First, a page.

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Lamivudine Plus Zidovudine Compared with Zalcitabine Plus Zidovudine in Patients with HIV Infection: A Randomized, Double-Blind, Placebo-Controlled Trial

John A. Bartlett, MD; Sharon L. Benoit, RN, MPH; Victoria A. Johnson, MD; Joseph B. Quinn, MSPH; Gladys E. Sepulveda, MD; W. Christopher Ehmann, MD; Chris Tsoukas, MD; Mary Ann Fallon, BSN; Pamela L. Self, MT; and Marc Rubin, MD
[+] Article and Author Information

For the North American HIV Working Party* From Duke University Medical Center, Durham, North Carolina; Glaxo Wellcome, Inc., Research Triangle Park, North Carolina; University of Alabama at Birmingham School of Medicine and Birmingham Veterans Affairs Medical Center, Birmingham, Alabama; Hospital Regionale de Ponce, Ponce, Puerto Rico; Hershey Medical Center, Hershey, Pennsylvania; and McGill University, Montreal, Quebec, Canada. Acknowledgments: The authors thank all individual study site personnel, all at Glaxo Wellcome (Judy Johnson, Joseph Cowan, Carolyn Kaczka, Sharon Hill Price, Ricki Zameck, Debra Dawson, Bonnie Pobiner, Carol Gilbert, Jane Scott-Lennox, Ralph Demasi, Paul Jarrett, Geoff Yuen, Jim Esinhart, and Gary Pakes); Bruce McCreedy, PhD, and Kusum Mistry at Laboratory Corporation of America (formerly Roche Biomedical Laboratories, Research Triangle Park, North Carolina, and Raritan, New Jersey); Suzanne F. Wagner, C. Brian Overbay, Jeffrey R. Wagner, Byron Lambert, and D, Adam Plier, who helped process whole-blood clinical specimens from patients in the virology subset for planned drug resistance studies (University of Alabama at Birmingham School of Medicine, Birmingham, Alabama); Gary Pakes, PharmD, for assistance in manuscript preparation; and all of the study participants. Requests for Reprints: John A. Bartlett, MD, Box 3238, Duke University Medical Center, Durham, NC 27710. Current Author Addresses: Dr. Bartlett: Box 3238, Duke University Medical Center, Durham, NC 27710.


Copyright ©2004 by the American College of Physicians


Ann Intern Med. 1996;125(3):161-172. doi:10.7326/0003-4819-125-3-199608010-00001
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Objective: To compare the safety and activity of lamivudine plus zidovudine with the safety and activity of zalcitabine plus zidovudine in patients with moderately advanced human immunodeficiency virus (HIV) infection who had received zidovudine.

Design: A multicenter, randomized, double-blind, three-arm, 24-week study with a blinded extension through at least 52 weeks.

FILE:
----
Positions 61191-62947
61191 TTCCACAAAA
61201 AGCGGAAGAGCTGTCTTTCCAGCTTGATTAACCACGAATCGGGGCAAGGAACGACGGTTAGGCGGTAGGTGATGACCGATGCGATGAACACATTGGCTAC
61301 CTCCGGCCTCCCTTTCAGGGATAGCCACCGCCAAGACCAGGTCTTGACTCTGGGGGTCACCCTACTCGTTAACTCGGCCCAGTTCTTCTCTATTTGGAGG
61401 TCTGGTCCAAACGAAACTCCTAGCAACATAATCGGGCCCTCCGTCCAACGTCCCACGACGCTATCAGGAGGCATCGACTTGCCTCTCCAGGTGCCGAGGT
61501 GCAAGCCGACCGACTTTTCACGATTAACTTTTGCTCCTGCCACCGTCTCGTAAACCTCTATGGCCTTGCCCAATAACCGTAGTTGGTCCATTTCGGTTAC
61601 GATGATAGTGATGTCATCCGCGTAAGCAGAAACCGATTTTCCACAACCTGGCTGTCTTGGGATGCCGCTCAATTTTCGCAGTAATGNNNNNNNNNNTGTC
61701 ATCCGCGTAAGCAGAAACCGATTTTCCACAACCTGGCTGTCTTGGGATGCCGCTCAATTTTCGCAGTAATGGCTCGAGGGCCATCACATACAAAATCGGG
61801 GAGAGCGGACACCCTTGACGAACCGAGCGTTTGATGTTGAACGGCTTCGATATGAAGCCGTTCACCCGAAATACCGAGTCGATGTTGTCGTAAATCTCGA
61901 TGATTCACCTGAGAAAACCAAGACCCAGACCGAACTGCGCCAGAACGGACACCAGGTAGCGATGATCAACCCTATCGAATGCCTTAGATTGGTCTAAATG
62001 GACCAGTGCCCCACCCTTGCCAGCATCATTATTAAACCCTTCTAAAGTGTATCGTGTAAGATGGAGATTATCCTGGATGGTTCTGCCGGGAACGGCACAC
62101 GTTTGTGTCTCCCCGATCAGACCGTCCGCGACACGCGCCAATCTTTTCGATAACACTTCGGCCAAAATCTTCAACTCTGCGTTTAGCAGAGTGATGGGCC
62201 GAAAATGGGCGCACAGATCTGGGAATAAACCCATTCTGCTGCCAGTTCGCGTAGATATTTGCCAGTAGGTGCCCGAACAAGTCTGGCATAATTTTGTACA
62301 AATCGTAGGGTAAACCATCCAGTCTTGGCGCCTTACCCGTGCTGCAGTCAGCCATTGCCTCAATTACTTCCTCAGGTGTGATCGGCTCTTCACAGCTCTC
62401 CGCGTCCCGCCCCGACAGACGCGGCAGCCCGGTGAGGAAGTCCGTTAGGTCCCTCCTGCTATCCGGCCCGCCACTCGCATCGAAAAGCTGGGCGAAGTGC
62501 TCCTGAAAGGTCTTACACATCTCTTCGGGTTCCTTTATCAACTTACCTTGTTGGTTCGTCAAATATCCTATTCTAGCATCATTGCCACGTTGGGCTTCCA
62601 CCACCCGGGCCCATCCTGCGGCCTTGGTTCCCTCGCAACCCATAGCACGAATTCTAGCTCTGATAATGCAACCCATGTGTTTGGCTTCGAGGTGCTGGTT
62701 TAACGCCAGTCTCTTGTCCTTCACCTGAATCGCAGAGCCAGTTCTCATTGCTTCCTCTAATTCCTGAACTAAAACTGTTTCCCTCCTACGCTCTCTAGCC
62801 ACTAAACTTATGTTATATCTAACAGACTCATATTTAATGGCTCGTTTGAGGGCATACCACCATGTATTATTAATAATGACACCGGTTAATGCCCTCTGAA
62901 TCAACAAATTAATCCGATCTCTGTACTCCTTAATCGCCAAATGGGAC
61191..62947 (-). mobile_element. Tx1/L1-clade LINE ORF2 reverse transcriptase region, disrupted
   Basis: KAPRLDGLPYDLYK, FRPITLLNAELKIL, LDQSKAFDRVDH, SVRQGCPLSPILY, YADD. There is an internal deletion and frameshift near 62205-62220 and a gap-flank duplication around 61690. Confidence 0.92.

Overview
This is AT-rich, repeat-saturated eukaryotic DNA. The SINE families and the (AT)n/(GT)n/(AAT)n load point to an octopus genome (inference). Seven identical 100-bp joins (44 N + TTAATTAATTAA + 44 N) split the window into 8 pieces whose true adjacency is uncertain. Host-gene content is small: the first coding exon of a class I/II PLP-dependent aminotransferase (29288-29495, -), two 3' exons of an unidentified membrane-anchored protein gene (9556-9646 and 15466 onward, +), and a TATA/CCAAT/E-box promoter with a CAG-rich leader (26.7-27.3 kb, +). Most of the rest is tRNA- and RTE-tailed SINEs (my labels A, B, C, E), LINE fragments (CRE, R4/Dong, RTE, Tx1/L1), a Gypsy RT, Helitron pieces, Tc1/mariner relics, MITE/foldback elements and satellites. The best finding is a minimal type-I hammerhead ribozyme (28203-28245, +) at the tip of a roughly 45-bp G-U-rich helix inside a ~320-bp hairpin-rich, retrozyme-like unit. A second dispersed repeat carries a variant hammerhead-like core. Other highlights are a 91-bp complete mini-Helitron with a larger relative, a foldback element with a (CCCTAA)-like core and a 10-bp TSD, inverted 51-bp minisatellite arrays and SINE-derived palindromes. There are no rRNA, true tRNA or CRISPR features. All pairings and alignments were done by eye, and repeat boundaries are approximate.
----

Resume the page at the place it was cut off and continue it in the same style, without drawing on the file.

Setting: 21 sites in the United States, Canada, and Puerto Rico.

Patients: 254 patients who had received zidovudine (median duration of previous therapy, 20 months) and had absolute CD4+ cell counts of 100 to 300 cells/mm3.

Interventions: Patients were randomly assigned to receive one of three regimens: 150 mg of lamivudine twice daily plus 200 mg of zidovudine three times daily (low-dose lamivudine group); 300 mg of lamivudine twice daily plus 200 mg of zidovudine three times daily (high-dose lamivudine group); or 0.75 mg of zalcitabine plus 200 mg of zidovudine three times daily (zalcitabine group).

Measurements: Immunologic activity was assessed primarily by changes in absolute CD4+ cell counts; virologic activity was assessed by changes in plasma HIV RNA levels as measured by reverse transcriptase polymerase chain reaction. Safety of the treatment regimens was assessed through the reporting of adverse events.

Results: 78% of patients completed 24 weeks of study treatment, and 63% of patients completed 52 weeks of study treatment. Changes in absolute CD4+ cell counts were significantly better for the low-dose and the high-dose lamivudine groups than for the zalcitabine group (median changes at 52 weeks were plus 42.5 cells/mm3 in the low-dose lamivudine group, plus 23.33 cells/mm3 in the high-dose lamivudine group, and − 29.58 cells/mm3 in the zalcitabine group). Suppression of plasma HIV RNA levels was similar for all groups (median changes at 52 weeks were − 0.48 log10 copies/mL in the low-dose lamivudine group, − 0.51 log10 copies/mL in the high-dose lamivudine group, and − 0.39 log10 copies/mL in the zalcitabine group). No significant differences in safety were seen among the three regimens, although the low-dose lamivudine regimen appeared to be better tolerated than the others.

Conclusions: In patients with HIV infection who had previously received zidovudine, 150 mg of lamivudine plus zidovudine resulted in greater immunologic evidence of benefit than did 0.75 mg of zalcitabine plus zidovudine and was better tolerated than 300 mg of lamivudine plus zidovudine.

*For members of the North American HIV Working Party, see the Appendix.

Figures

Grahic Jump Location
Figure 1. The number of patients in each treatment group listed under each time point is the number of patients evaluated at that time. The zalcitabine group received 0.75 mg of zalcitabine plus zidovudine; the low-dose lamivudine group received 150 mg of lamivudine plus zidovudine; and the high-dose lamivudine group received 300 mg of lamivudine plus zidovudine.
Mean change (± SE) from baseline for absolute CD4+ cell counts (cells/mm3) by week of study.
Grahic Jump Location
Grahic Jump Location
Figure 2. The number of patients in each treatment group listed under each time point is the number of patients evaluated at that time. The zalcitabine group received 0.75 mg of zalcitabine plus zidovudine; the low-dose lamivudine group received 150 mg of lamivudine plus zidovudine; and the high-dose lamivudine group received 300 mg of lamivudine plus zidovudine.
Median change from baseline with 25 to 75th quartile range for log10 plasma human immunodeficiency virus (HIV) RNA by week of study.
Grahic Jump Location

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